The community sector, like many other industries, is facing new challenges and disruptions because of COVID-19. Demand is growing at the same time as organisations have lost fundraising income and volunteer capacity. Some had to invest in digital infrastructure so they could shift to remote service delivery. And the costs of personal protective equipment and enhanced cleaning quickly added up. Some organisations had no choice but to draw on financial reserves to meet the additional costs.
Services need extra funding to adapt to ‘COVID normal’ arrangements. Without this support, fewer Victorians will get the help they need, and the diversity and sustainability of vital community sector organisations will be at risk. Small and medium-sized organisations especially are struggling to meet extra costs.
The continued investment in the sustainability of community service organisations in the child and family services sector is very welcome, and could be expanded across the community services industry.
Several budget initiatives show the Victorian Government is thinking about the future workforce needs of the community services industry. The mental health package places workforce development at the centre of reform planning. Frontline Victoria and the family violence graduate program will also support a pipeline of workers into the industry.
Low indexation rates in recent years, short-term funding extensions and a significant widening of the scope of the portable long service leave scheme have left organisations struggling to make ends meet. In the next budget, the Government can help make sure community need is met by providing community service organisations with a fair indexation formula incorporating wage rises, the superannuation guarantee and portable long service leave, and dedicated funding to meet growth in demand.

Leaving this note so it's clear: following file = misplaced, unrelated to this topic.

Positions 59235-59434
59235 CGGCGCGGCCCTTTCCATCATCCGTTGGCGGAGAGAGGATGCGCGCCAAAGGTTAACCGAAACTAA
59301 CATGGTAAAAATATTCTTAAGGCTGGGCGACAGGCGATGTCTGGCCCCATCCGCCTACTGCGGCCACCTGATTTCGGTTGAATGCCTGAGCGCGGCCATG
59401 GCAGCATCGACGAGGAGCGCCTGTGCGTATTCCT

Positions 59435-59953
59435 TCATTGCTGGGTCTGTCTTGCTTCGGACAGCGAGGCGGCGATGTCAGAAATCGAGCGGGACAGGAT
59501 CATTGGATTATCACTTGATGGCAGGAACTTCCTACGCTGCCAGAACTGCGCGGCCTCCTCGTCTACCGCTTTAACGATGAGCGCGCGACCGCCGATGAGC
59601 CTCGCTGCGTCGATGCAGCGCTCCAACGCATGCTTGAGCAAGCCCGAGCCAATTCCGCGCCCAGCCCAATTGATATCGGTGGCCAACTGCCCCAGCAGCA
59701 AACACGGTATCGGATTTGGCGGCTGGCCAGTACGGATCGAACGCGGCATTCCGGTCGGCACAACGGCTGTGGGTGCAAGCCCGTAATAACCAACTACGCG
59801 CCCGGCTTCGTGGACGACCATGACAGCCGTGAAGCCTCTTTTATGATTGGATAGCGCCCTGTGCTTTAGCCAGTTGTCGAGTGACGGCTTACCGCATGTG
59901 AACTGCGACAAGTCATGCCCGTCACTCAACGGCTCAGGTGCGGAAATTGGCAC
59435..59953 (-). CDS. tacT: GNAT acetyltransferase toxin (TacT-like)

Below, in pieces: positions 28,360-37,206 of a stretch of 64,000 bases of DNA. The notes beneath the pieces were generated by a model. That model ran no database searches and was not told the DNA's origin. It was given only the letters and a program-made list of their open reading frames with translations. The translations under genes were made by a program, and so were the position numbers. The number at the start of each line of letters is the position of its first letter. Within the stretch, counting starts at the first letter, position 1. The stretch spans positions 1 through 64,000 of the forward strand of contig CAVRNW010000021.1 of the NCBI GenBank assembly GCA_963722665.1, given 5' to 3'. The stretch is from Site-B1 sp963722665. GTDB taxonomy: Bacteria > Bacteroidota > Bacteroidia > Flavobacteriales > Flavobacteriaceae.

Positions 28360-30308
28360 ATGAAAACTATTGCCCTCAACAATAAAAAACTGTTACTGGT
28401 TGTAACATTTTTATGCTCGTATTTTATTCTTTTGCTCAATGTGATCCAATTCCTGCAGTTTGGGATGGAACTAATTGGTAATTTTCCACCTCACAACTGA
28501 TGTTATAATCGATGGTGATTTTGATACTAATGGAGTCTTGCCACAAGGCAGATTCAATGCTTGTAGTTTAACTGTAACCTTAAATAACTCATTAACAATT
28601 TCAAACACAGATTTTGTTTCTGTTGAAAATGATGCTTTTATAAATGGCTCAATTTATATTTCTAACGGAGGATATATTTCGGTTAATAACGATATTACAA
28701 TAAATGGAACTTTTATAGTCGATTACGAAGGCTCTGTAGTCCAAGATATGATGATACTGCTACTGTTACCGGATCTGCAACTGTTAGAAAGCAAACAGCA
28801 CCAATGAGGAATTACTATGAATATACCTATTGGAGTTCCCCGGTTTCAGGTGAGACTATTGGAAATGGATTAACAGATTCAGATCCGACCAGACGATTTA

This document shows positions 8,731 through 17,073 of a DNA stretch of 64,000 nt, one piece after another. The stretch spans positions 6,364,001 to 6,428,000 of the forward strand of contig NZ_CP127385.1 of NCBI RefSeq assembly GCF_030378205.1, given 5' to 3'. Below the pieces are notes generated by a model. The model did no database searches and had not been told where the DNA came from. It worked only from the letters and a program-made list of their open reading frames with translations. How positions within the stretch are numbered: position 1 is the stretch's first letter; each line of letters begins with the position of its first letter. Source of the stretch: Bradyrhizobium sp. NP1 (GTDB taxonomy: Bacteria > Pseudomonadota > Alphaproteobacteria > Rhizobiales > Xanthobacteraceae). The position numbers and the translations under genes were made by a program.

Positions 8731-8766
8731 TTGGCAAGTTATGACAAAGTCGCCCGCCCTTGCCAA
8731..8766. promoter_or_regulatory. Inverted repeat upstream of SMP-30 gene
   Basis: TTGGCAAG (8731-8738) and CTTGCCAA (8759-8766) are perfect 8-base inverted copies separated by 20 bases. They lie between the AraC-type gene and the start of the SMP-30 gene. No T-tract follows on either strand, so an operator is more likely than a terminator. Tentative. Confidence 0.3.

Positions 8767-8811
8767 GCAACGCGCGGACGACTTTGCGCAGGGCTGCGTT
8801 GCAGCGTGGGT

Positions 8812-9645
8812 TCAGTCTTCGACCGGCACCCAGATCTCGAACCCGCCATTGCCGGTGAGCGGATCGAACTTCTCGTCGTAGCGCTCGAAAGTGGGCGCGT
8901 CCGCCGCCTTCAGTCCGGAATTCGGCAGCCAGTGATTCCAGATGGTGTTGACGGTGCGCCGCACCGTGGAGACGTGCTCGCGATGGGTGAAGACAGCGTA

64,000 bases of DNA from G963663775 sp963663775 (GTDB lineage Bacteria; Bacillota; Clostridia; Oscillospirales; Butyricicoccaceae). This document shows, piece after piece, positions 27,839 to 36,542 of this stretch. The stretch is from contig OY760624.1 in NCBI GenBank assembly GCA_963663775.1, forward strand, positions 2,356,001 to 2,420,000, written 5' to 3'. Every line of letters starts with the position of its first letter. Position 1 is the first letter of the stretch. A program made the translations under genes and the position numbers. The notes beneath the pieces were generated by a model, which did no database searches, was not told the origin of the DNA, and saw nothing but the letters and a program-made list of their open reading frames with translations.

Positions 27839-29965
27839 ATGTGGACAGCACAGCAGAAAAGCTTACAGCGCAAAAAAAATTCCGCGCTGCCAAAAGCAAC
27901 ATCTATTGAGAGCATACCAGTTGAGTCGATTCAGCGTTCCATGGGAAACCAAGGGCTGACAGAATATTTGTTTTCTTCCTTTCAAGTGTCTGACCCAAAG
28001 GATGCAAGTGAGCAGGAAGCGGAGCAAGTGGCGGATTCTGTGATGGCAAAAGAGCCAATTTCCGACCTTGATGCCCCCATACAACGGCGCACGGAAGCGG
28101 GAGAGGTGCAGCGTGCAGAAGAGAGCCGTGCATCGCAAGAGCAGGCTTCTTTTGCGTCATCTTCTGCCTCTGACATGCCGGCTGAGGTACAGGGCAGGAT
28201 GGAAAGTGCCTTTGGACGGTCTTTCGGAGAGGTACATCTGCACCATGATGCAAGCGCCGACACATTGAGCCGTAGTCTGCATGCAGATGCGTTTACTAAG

More can also be done to improve security of employment in the community services industry. If the Government continues to only fund community service organisations through short-term contracts and extensions, these organisations can’t offer staff long-term, secure work. Only with secure and long-term funding can the industry offer more attractive wages, better conditions, decent hours and proper training to keep people in jobs and keep the community safer. VCOSS supports the Productivity Commission recommendation to extend community service contracts to seven years.
With demand for social assistance high, the workforce needs of the sector are growing. Student placements are part of the solution. They provide students with practical on-the-job training and create a pipeline of new workers for employers. Many community organisations want to take on students but can’t because they don’t have the resources for placement administration, student supervision or training. Additional support is needed to build the capability of community service organisations to provide supported student placements.
VCOSS also welcomes the commitment to early intervention that has been demonstrated across this Budget, including through the development of an early intervention framework.